Printmaking Techniques

Etching
A Sheet of copper is covered with a wax film, and the image drawn through it with a needle. When dipped in acid, only the exposed lines will be bitten into (the rest of the plate being protected by the wax). Ink is forced into these grooves with a roller, and the rest of the plate is wiped off. Wet paper is placed on the plate, and the plate and paper are pressed together by passing through an etching press.

Aquatint
Like etching, aquatint is an acid based process. Instead of wax, a layer of bitumen dust is laid on a plate, which is then heated, causing the dust to adhere to its surface. When immersed, the acid attacks the copper around each grain, thereby creating a fine web of thin lines. The technique is most suited to imitating areas of tone, such as those found in watercolour washes.

What is an original print?

This is a tricky question. There have been many attempts to arrive at a concrete definition, many of which bear little relation to current artists' practice or the varied methods employed in printing studios. Artists often approach the making of prints in an experimental manner and (rightly) resist any imposed restriction.

A working definition is that the image has been made through and for printing and that it has involved the artist directly in all stages of the image formation. A key requirement is that the image could not be formed in any other way and that it realises the artist's vision for the piece. The artist is in the driving seat and their freedom of choice is sacrosanct.

Traditionally, original prints have been viewed as objects formed totally by the artist in which every mark appearing in the finished print has been made by the artist's hand alone. More recently it has become accepted that the involvement of skilled collaborators should be allowed within the definition.

Many original prints are a team effort involving papermakers, plate or stencil makers, digital originators or photographic technicians and printers. All these people are working strictly to the artist's instructions but they may make a contribution on a variety of levels to the finished work. The relationship between the artist and the printer is a complex one and has virtually limitless variations.

Original prints are usually made by hand using very high quality materials but these are not essential elements. Similarly, original prints are usually published in limited editions but the limitation of the print run does not, in any way, condition the image. An unlimited edition of original prints is quite acceptable, the only significant effect of the limitation is that it increases the price by virtue of scarcity.

An original print is an original print if the artist says so. The resulting work will not be a reproduction of a pre-existing image. It will stand alone without a point of reference.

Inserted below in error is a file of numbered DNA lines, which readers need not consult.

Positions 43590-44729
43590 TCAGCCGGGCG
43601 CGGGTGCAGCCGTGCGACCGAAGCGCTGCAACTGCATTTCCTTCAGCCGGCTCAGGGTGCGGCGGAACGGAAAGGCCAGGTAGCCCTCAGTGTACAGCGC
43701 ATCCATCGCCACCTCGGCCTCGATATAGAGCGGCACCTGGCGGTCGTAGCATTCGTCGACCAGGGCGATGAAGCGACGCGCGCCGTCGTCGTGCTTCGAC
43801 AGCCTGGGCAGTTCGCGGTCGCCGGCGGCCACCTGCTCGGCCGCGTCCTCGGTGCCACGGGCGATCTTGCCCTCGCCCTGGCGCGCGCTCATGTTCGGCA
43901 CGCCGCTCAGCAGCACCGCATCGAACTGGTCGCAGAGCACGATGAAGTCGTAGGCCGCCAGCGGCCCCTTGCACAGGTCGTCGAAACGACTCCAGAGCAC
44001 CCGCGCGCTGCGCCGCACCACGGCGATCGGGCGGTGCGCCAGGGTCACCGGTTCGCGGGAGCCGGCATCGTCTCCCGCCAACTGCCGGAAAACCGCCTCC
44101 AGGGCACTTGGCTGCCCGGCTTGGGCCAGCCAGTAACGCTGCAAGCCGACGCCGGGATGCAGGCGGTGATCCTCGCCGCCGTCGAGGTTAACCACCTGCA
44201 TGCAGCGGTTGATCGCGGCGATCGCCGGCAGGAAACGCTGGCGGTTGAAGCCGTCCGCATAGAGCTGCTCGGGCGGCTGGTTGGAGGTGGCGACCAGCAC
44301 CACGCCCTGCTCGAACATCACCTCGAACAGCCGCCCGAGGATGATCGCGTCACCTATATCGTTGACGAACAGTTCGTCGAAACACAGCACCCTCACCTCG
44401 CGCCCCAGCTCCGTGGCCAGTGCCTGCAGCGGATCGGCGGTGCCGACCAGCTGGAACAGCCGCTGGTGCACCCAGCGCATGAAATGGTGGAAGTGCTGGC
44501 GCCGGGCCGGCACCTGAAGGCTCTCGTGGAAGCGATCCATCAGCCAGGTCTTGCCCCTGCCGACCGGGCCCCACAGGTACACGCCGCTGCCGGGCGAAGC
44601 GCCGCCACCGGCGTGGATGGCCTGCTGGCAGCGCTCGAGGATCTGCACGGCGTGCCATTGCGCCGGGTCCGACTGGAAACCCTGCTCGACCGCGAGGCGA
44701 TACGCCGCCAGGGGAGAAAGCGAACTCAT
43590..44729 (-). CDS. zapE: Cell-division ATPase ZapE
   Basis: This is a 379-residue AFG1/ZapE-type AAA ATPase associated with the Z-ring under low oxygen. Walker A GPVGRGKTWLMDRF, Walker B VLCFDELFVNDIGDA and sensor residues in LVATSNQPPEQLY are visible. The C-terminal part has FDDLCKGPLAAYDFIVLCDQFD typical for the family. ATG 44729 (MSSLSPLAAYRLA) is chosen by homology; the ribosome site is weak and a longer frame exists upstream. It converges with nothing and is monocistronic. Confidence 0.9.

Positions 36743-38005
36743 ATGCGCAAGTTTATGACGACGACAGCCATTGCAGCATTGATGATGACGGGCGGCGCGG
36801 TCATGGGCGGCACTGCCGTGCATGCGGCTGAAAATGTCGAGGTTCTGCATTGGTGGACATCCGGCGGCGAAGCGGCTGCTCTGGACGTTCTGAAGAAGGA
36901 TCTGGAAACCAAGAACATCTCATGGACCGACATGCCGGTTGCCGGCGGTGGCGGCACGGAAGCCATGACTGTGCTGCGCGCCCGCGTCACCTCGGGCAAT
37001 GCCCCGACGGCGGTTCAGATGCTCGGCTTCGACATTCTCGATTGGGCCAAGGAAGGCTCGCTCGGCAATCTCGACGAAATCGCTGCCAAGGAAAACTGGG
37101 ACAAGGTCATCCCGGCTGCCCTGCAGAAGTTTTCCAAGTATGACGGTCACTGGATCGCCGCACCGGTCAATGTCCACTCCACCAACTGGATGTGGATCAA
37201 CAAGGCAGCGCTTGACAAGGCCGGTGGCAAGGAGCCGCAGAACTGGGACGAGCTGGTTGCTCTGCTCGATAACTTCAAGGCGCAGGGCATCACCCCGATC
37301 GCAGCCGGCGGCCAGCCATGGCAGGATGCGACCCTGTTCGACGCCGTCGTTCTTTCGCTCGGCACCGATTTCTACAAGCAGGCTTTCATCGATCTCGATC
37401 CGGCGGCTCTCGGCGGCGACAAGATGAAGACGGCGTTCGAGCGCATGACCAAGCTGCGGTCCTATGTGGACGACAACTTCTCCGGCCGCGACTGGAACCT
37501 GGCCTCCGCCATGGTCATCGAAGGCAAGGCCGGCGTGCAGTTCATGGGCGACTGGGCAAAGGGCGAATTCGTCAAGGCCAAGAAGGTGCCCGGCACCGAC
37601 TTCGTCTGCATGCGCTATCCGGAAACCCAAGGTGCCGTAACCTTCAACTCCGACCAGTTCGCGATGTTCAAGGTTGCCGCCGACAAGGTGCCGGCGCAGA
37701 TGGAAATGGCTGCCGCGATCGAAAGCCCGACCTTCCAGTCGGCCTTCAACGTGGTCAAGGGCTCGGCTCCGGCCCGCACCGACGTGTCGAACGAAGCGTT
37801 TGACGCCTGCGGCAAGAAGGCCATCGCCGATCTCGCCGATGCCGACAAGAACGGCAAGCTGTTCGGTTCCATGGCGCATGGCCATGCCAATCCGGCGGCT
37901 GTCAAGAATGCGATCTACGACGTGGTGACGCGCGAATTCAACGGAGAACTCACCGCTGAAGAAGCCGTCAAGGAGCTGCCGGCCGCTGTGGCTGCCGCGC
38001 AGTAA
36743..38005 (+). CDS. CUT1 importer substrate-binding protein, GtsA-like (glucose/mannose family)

What is a limited edition?

It is a run of prints in which the number of copies is finite. Usually all the sheets are identical but sometimes variables will be built into the edition. With all original prints each sheet is a performance. Sometimes the performance follows the basic script with bravura touches. The length of the run may have been restricted by the break-down of the printing matrix or more usually by the conscious destruction of the matrix. Normally the prints in such a run are numbered to show how many copies have been made. (See What do the numbers and
marks on the bottom of the print mean?
).

Many factors lead to the limitation of an edition, these include:

•  A marketing decision in which the publisher believes that only a certain number of copies will sell, or a belief that rarity will make the work more collectable.

•  A practical factor intervenes, such as a limited supply of a rare paper.

•  Technical complexity prohibits the making of many copies.

•  The printing matrix is very fragile and will only deliver a few copies.

•  A financial restriction applies. So, whilst the unit cost goes down on a larger run, the total cost increases. Some prints are very expensive to make.

What do the numbers and marks on the bottom of the print mean?

The edition number
Usually expressed as 1/30, 2/30 (and so on), shows that the print is from an edition of 30 copies. 1/30 does not necessarily mean that this was the first to be printed. It also means that there will only ever be 30 edition copies in existence.

The artist's proof
Sometimes only marked A.P., more usually marked A.P. 1/4 to show that this is one of four (or however many) proofs. These are the property of the artist and may be sold by them. The artist's proofs are in addition to the limited edition and are usually restricted to 10% of the edition number. So, on an edition of 30 copies, there would be 3 artist's proofs. Sometimes marked E.A. as in Epreuve d'Artiste.

Hors Commerce
A display copy (literally 'outside trade'). Typically marked H.C. 1/2, etc.

B.A.T.
The final preparatory proof. It stands for Bon A Tirer, 'good to pull' . Sometimes marked 'right to print'. The edition run is matched to this proof.

P.P.
A printer's proof. The artist usually gives each collaborating printer a copy of the finished work. These are often dedicated to the person.

The artist's signature
This is a sign of authorship and of approval.

Watermarks
Some papermakers include a watermark in the sheet. These range from the discreet to the more flamboyant. Some, like Fabriano, run down the whole length of the paper. They are another sign of authenticity and a mark of quality.

Chop mark - Blind stamp
These can be the mark of the printer, the studio or the publisher. All are useful because they reveal who has been involved in the creation of the piece.

 

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